Tears flowed and sniffles were heard from mothers and daughters at Queen’s Park Tuesday morning for hours as they marched for a cause dear to their hearts.
The Oct. 27 event marked the first March Against Eating Disorders in Canada, organized by the National Initiative for Eating Disorders. The Washington-based group has been fighting since 2012 to bring awareness and solutions to sufferers in Canada.
One of the mothers shared her daughter’s story of her battle with anorexia nervosa. Her daughter was an A student, maintained a social life as a third-year student, she said.
“Eating disorders thrive on power and secrecy. We did not keep quiet in her illness,” the mom said. “The only thing more difficult than recovery is staying sick.”
“People care, but they don’t understand,” said Oshawa MPP Jennifer French, who was there to support the issue.
Canadian women aged 15 to 24 years old are the most susceptible to eating disorders. Of those women, 1.5 per cent will have an eating disorder. The government of Canada estimated that 10 per cent of individuals with anorexia nervosa will die within 10 years of the onset of the disease as it has the highest mortality rate of any psychiatric illness.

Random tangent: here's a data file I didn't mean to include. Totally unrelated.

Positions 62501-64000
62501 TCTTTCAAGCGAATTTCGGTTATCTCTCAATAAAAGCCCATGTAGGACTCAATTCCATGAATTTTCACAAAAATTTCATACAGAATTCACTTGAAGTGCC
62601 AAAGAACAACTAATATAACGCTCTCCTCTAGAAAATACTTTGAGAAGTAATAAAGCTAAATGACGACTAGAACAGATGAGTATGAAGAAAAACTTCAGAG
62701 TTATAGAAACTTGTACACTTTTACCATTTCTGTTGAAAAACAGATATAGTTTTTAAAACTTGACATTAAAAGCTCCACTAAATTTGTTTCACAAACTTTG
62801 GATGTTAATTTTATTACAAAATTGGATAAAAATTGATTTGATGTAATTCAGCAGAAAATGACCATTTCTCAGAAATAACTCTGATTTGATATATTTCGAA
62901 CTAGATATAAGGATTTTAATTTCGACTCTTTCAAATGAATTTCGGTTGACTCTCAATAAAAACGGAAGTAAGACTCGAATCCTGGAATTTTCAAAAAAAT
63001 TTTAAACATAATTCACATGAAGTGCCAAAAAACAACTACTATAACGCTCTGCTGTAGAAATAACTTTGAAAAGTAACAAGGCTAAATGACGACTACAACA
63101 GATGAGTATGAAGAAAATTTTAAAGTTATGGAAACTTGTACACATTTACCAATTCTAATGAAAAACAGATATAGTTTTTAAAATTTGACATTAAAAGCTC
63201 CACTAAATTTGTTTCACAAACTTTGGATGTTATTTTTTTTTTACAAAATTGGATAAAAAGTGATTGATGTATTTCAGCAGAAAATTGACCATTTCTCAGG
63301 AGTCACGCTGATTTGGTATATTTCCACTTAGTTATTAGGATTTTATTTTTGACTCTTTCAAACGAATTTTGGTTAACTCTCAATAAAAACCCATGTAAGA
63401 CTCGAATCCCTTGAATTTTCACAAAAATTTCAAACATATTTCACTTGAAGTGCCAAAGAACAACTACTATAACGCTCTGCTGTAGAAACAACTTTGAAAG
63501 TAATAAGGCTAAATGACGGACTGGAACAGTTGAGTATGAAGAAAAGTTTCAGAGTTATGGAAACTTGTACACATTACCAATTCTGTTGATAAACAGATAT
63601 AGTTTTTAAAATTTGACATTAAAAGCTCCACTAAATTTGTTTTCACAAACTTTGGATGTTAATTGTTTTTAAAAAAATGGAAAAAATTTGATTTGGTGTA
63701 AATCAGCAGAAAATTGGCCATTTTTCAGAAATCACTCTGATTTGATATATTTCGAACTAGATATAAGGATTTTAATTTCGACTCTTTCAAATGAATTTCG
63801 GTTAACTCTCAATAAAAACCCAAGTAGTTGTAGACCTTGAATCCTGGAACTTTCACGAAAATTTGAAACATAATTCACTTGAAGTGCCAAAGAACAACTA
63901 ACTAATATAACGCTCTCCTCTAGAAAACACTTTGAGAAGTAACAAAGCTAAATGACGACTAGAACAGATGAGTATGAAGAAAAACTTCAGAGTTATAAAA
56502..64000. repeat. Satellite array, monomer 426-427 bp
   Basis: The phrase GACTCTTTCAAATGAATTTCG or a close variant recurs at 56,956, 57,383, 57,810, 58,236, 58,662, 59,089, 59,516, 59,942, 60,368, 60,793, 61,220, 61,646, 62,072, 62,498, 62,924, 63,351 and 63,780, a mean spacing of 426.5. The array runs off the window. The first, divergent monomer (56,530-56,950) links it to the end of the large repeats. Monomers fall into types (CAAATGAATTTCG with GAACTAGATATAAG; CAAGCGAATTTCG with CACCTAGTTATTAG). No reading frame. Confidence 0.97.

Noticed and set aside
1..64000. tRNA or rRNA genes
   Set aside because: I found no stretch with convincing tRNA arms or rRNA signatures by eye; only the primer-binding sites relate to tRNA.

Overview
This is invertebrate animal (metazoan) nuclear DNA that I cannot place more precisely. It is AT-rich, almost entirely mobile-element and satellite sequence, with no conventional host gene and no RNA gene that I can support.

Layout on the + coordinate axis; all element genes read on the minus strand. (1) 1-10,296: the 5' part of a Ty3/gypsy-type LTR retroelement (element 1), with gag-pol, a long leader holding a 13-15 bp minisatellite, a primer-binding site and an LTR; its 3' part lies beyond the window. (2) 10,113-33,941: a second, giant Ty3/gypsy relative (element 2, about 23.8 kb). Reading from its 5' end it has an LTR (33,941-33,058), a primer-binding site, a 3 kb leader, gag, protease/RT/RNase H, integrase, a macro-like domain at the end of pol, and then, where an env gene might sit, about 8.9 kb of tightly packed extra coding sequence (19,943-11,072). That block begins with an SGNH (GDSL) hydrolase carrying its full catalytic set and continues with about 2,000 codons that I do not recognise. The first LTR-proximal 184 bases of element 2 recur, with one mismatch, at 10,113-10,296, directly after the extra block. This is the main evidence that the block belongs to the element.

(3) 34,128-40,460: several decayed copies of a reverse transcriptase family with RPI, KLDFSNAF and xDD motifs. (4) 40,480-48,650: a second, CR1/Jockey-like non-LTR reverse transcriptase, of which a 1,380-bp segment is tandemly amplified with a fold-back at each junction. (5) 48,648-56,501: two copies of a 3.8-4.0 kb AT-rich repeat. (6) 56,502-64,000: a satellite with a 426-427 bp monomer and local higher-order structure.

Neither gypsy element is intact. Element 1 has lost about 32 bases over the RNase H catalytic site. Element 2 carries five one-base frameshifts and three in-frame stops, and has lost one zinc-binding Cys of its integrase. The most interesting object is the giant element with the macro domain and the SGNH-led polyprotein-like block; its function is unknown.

In response to these statistics, Durham MPP Granville Anderson reminded the crowd that $25 million was dedicated to treating eating disorders from the Ontario government this year in the mental health budget.
Ontario Shores, a mental health centre in Whitby, Ont., added 12 inpatient beds in last October to cut wait times and limit the distance children and adolescent sufferers need to go to receive treatment.
Hamilton Mountain MPP Monique Taylor said: “This government is letting you down. We still have a ways to go in order to get effective treatments.”
The tears in the crowd suddenly turned into cheers and applause.